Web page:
The Foghorn’s Lament: Extended Play

To mark the paperback edition of her book, Jennifer Lucy Allan compiles the sounds and stories that have emerged since publication of The Foghorn's Lament

When you write a book about something you’re obsessed with, your relationship with that thing, with the stuff of it, doesn’t stop when the book is published. That subject gets a second life: one in the world, where its readers pick up where you left off; where a layer of complexity is added as people respond. Submitting the PhD on foghorns; starting the manuscript on foghorns; finishing the book on foghorns: they might seem like moments of completion, but they are not. They are high water marks in the lifecycle of my relationship with this subject; with this sound, which continues even now. They are moments when I said "I’m finished", but this thing has a long tail that keeps growing.

People send me their stories of sounds they remember; of foghorns they have known. I am a keeper of these memories. The remoteness of the sound, its existence into the past and its continuing use in music, film and TV mean that people have their own knowledge about this sound. The remoteness of it, combined with the subjective experience of sound, mean there are fragments, tangents and previously untold stories emerging all the time.

The paperback is out now, and so I’ve compiled some of the ephemera that has gathered since publication, from folklore to personal stories; from rattling latches in the North West of England to silenced horns in Kathmandu.

My mum told her mate Dave about my book. Until fairly recently Dave was a park ranger at Werneth Low (a hill in Greater Manchester) where he used to rally his devoted clutch of volunteers by reciting poetry/Shakespeare as they lay hedges and picked litter. Dave now lives in what used to be a mill, and there is a stream running out the back of his house, where he sits to read, write, and listen. He wrote me a letter from this spot (apparently while feeding a blackbird by hand) about how sounds had patterned a spirit in the house he used to live in. All the doors had latches on, and he wrote that: "In easterly winds one particular door rattled from October to March … I grew accustomed to this over the years, and felt this was the sound manifestation of the spirit of the house. It only happened in the autumn and consequently felt alone during the spring and summer. In the first gusts of autumn, when the easterly wind racked the building, sure enough, there was the rattle, and I would call out loud: ‘Oh, you’re back!’. Silly really, as there was no-one there, but I began to feel somehow, that that sound represented a returning, and I felt I should at least welcome it back."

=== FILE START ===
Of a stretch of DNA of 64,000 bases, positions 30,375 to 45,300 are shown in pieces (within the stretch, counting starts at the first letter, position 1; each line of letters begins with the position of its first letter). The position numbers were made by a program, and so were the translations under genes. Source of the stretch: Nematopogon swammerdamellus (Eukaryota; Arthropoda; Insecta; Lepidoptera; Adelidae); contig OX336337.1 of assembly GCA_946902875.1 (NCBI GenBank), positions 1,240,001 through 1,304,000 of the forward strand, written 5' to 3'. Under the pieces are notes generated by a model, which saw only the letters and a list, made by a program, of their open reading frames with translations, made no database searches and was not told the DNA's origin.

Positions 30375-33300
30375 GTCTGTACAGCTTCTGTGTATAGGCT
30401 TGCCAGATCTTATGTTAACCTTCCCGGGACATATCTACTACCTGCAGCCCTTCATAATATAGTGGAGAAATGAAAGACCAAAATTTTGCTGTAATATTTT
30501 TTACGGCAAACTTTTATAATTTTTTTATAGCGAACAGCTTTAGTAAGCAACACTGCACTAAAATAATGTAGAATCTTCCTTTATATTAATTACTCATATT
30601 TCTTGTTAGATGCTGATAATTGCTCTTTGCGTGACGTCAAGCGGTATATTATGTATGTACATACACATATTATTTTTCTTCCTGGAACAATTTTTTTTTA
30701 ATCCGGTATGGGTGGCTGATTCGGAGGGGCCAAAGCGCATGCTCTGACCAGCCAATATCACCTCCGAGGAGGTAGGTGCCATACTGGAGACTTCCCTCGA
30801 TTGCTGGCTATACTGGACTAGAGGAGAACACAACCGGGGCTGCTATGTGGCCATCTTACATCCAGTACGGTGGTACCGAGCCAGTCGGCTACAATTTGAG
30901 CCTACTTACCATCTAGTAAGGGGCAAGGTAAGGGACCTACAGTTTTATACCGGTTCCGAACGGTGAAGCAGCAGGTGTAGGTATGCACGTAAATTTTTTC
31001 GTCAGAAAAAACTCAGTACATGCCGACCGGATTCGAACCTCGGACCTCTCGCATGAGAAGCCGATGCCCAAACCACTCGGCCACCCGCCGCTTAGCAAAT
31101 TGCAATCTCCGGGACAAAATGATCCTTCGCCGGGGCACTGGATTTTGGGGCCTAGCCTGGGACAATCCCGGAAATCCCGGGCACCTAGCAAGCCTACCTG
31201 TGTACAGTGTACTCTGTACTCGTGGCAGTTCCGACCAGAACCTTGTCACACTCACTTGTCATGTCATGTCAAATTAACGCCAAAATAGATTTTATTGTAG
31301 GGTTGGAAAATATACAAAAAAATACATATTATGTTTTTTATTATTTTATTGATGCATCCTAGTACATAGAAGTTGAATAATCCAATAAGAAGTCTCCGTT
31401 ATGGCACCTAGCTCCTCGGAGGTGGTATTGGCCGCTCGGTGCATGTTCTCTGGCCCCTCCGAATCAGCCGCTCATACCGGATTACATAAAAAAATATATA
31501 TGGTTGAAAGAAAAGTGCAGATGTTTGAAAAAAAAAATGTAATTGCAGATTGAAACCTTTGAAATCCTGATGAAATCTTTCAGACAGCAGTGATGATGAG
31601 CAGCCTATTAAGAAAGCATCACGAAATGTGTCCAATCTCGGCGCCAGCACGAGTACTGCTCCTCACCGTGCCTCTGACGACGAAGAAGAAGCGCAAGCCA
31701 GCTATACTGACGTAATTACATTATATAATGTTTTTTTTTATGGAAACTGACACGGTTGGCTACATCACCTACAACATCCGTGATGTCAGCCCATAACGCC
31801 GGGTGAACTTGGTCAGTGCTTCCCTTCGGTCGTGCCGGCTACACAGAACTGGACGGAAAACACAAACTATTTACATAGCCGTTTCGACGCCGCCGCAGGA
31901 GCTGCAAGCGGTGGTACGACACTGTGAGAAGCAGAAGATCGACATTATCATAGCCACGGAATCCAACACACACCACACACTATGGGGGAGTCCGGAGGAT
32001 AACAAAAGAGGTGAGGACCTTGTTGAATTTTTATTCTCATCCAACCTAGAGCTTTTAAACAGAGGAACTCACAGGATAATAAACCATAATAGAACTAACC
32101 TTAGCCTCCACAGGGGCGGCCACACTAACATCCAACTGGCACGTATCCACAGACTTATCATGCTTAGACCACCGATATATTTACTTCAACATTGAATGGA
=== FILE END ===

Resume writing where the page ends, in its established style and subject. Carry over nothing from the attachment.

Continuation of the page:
I wrote about a number of stories from myth and folklore, one of which was from Cornwall, that says that the sound of the battle of Tintagel is still reverberating under the waves. More folkloric stories of sound have emerged since I finished writing. In the highly recommended Reader’s Digest compendium Folklore Myths and Legends of Britain, there is mention of The Whooper of Sennen Cove. The whooper whooped from under a heavy mist, which would blanket the cove even on a clear day. It was known to predict bad weather and stop fishermen heading out if there was a storm on the way, but stopped whooping when two men who were particularly determined to get out fishing, "beat their way through the mist with a flail". Neither was ever seen again.